Just in time for the American Library Association’s (ALA) Midwinter Meeting in January, a trio of partners—ICMA (International City/County Management Association), the Aspen Institute, and the Public Library Association—released the results of a 2016 national survey of chief administrative officers and local government leaders. The results, which captured 1,927 responses, were supplemented with an analysis by researcher John B. Horrigan, who previously served as research director for the development of the National Broadband Plan at the Federal Communications Commission and is currently a senior researcher at the Pew Research Center. Horrigan’s work, “The Role of Libraries in Advancing Community Goals,” is worth a look. It reflects on the aspects of the ecosystem at work, such as the type of government, relationship to the library, and funding.

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Designing Libraries - Dokk1: Impressions of an impressive library

Designing Libraries - Dokk1: Impressions of an impressive library | innovative libraries | Scoop.it

Denmark’s Dokk1 is helping to redefine the concept of ‘library’ as an urban, cultural, creative, community space that will serve as a benchmark for the ambition for libraries throughout the world. Alan Clark, an adviser to Designing Libraries, paid a visit. Here are his impressions of an impressive library space.

The location
Standing on a promontory close to the centre of Aarhus, where the river debouches into Aarhus Harbour basin, Dokk1 is at the centre of the Urban Mediaspace project which is redeveloping the waterfront of the city and is ideally placed for its role as a cultural and informational hub for the city and the Central Denmark region. It also has a striking physical presence and is probably already achieving one of its aims of becoming an icon for Aarhus. The architects’ conception of the building connecting with its surroundings and which would be looked at, seen into and looked out from is triumphantly achieved.

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The Makerspace - MODEL PROGRAMME FOR PUBLIC LIBRARIES

The Makerspace - MODEL PROGRAMME FOR PUBLIC LIBRARIES | innovative libraries | Scoop.it

The makerspace at Vordingborg Library. Denmark – a young man is absorbed in exercises from the text book to the library’s Arduino kit. Photo: www.mh-foto.nu.


Today, knowledge is easily accessible and highly digital. But interest in the more tangible and analogue form of knowledge, for instance the sort that can be practised in a makerspace, is also growing. In a makerspace, you can create, learn, be motivated and puzzled, and the concept attracts users of all ages and backgrounds in a technology-based community.

The term makerspace is used broadly to indicate a workshop 'where you create'. In a makerspace, you can learn by creating, experimenting with machines, and developing ideas into finished products. The users get to play and engage with the machines on their own. The staff provides help and guidance when needed, but the actual performance is done by the users.
A makerspace can attract people who would not normally frequent a library. At Ballerup Library, for instance, the establishment of a makerspace has led to a significant increase in the number of male visitors, in addition to children, entrepreneurs, artists, senior citizens, technology enthusiasts, schoolchildren etc.

If you consider setting up a makerspace at your library, it is worth considering a number of things, e.g.:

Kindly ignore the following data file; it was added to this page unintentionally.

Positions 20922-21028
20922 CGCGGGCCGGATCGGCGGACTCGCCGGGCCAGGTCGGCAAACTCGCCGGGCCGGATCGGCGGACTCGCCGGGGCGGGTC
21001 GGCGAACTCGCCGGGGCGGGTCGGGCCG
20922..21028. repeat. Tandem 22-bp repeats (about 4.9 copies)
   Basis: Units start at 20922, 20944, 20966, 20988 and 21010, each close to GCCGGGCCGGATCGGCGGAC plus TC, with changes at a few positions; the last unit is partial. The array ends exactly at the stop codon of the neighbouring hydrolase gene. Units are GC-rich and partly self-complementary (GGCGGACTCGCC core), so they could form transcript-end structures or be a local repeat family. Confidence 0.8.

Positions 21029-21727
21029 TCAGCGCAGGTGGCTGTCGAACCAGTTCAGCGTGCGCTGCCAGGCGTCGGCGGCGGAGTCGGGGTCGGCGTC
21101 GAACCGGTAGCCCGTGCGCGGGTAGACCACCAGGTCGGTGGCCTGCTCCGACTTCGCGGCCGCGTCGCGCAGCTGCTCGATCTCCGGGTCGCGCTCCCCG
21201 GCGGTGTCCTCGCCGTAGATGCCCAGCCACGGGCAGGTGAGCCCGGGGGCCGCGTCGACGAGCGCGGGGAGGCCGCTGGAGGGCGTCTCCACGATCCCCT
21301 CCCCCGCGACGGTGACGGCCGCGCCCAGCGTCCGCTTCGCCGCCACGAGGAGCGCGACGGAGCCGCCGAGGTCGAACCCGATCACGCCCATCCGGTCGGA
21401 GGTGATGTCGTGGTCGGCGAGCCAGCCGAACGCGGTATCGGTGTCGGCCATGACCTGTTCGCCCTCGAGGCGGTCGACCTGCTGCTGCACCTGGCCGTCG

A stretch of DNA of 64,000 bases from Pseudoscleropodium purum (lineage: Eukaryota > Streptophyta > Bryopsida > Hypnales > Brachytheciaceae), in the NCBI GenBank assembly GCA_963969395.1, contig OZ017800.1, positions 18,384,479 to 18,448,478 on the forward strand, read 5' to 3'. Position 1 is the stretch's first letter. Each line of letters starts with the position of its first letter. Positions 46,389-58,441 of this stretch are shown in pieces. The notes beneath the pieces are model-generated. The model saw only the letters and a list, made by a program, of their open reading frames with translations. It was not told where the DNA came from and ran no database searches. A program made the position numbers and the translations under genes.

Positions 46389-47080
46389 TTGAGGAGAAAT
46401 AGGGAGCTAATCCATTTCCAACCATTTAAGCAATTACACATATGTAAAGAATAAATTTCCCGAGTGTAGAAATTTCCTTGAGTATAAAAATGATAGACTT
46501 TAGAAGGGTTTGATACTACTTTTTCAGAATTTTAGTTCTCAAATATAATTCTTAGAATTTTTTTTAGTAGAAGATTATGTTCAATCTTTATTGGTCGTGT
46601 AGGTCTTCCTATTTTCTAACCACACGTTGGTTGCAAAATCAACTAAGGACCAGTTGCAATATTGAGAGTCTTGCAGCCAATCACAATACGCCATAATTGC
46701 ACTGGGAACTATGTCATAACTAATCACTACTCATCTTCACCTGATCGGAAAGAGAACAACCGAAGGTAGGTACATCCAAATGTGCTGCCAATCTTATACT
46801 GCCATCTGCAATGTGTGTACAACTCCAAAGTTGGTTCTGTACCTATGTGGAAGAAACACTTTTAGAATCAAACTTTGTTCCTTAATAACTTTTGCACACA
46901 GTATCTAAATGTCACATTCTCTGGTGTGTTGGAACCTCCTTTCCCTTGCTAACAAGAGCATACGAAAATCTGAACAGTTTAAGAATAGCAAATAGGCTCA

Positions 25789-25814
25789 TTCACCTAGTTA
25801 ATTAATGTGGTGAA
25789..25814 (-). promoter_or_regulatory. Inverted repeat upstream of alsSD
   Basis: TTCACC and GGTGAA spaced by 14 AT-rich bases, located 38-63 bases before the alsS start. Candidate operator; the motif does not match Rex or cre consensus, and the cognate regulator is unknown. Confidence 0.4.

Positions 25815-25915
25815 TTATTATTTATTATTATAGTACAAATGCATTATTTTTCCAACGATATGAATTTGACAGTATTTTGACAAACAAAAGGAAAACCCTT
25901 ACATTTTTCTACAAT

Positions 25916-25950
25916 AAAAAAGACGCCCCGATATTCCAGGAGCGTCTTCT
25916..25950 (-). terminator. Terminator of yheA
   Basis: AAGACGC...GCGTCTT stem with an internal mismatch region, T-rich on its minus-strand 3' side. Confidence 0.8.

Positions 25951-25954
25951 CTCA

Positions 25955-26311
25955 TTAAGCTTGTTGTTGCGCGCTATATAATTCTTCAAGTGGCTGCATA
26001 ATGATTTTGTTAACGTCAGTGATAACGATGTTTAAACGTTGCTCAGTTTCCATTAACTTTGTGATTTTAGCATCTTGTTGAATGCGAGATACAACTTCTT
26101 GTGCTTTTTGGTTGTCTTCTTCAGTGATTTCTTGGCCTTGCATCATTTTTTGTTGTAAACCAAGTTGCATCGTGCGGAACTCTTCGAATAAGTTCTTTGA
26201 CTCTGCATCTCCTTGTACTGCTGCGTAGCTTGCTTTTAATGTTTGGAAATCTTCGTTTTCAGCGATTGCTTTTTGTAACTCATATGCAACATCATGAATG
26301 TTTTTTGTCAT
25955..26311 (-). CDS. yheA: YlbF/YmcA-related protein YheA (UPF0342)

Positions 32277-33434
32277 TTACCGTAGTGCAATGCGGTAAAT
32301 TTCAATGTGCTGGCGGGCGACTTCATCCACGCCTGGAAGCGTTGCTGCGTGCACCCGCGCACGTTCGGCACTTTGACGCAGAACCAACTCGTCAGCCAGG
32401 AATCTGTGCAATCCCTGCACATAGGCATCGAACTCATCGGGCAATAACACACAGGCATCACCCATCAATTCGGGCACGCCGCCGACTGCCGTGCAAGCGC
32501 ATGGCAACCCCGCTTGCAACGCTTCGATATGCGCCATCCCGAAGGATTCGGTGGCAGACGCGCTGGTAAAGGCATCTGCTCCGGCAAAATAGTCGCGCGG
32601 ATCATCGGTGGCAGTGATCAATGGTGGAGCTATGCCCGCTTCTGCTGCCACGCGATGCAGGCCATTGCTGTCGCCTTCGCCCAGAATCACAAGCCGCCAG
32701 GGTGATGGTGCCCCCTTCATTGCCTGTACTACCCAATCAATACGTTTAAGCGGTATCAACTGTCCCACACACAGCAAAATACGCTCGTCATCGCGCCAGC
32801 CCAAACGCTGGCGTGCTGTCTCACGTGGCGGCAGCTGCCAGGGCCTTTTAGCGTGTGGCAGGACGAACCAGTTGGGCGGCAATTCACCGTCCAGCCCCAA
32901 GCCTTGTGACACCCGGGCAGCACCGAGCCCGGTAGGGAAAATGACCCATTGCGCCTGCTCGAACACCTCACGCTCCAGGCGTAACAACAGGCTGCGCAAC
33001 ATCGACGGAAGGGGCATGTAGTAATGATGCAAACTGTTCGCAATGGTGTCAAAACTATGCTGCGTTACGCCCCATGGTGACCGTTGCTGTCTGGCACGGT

Is the makerspace to be set up in a room of its own, or should it be placed centrally along with other activities?
What machinery, materials and prices do you want to be able to offer?
Who is to man the makerspace, know the machinery and help the users get started?
What activities do you want to hold in the makerspace area?
Do you want a makerspace or, more specifically, a fab lab?
 A fab lab is a special type of makerspace, where the library joins a community, subjecting itself to a specific framework for the content of the workshop. Both solutions have advantages and disadvantages, but the more general makerspace solution provides the widest possible framework for working creatively with the concept and designing it as a real library option.

In Aars Library in Vesthimmerland, Denmark, is the makerspace located in the large library room, which makes it more visible for the users. The makerspace was earlier located in the back of the library behind large bookcases. The staff experiences a big rise in activity, in the makerspace now with its new location, central and visible in the library. A makerspace does not have to take up an entire room, but can be placed in a rather small area.

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Jane Cowell's curator insight, February 18, 11:44 PM
Making & creating are integral to learning & essential for libraries in today's society
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How a HK$287 million library can help solve Hong Kong’s storage problems – and preserve precious books

How a HK$287 million library can help solve Hong Kong’s storage problems – and preserve precious books | innovative libraries | Scoop.it
Fearing that books will be replaced by digital resources, many are starting to collect rare and precious editions – but doing so may require a hi-tech library
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Is the library the new public square?

Is the library the new public square? | innovative libraries | Scoop.it

The Future of the Libraries Task Force seeks feedback on 10 recommendations including global library services and preserving more of MIT’s intellectual work.

Is the library the new public square? That question is a core interest of the MIT Task Force on the Future of Libraries, which is re-imagining what libraries can and should be in a digital era when people still need intellectual communities and gathering places. 
Preliminary findings blow the doors off of traditional concepts of libraries as enclosed spaces with physical objects under tight control. Now, the task force is seeking MIT community and alumni response by Feb. 15 before completing its report this spring.
“The report serves as a set of recommendations for moving the MIT Libraries towards the vision of a research library as an open global platform,” says Chris Bourg, director of MIT Libraries and the task force co-chair. “And it is an invitation to like-minded libraries, publishers, scholars, and others to join us in creating a more open, more productive, and more equitable information future.”
The new concept of libraries embraces a physical place plus services that provide access to materials such as ebooks, interactive scholarly materials, and images on multiple digital devices. Such resources — to be available on new interoperable content platforms — can make teaching and research more productive.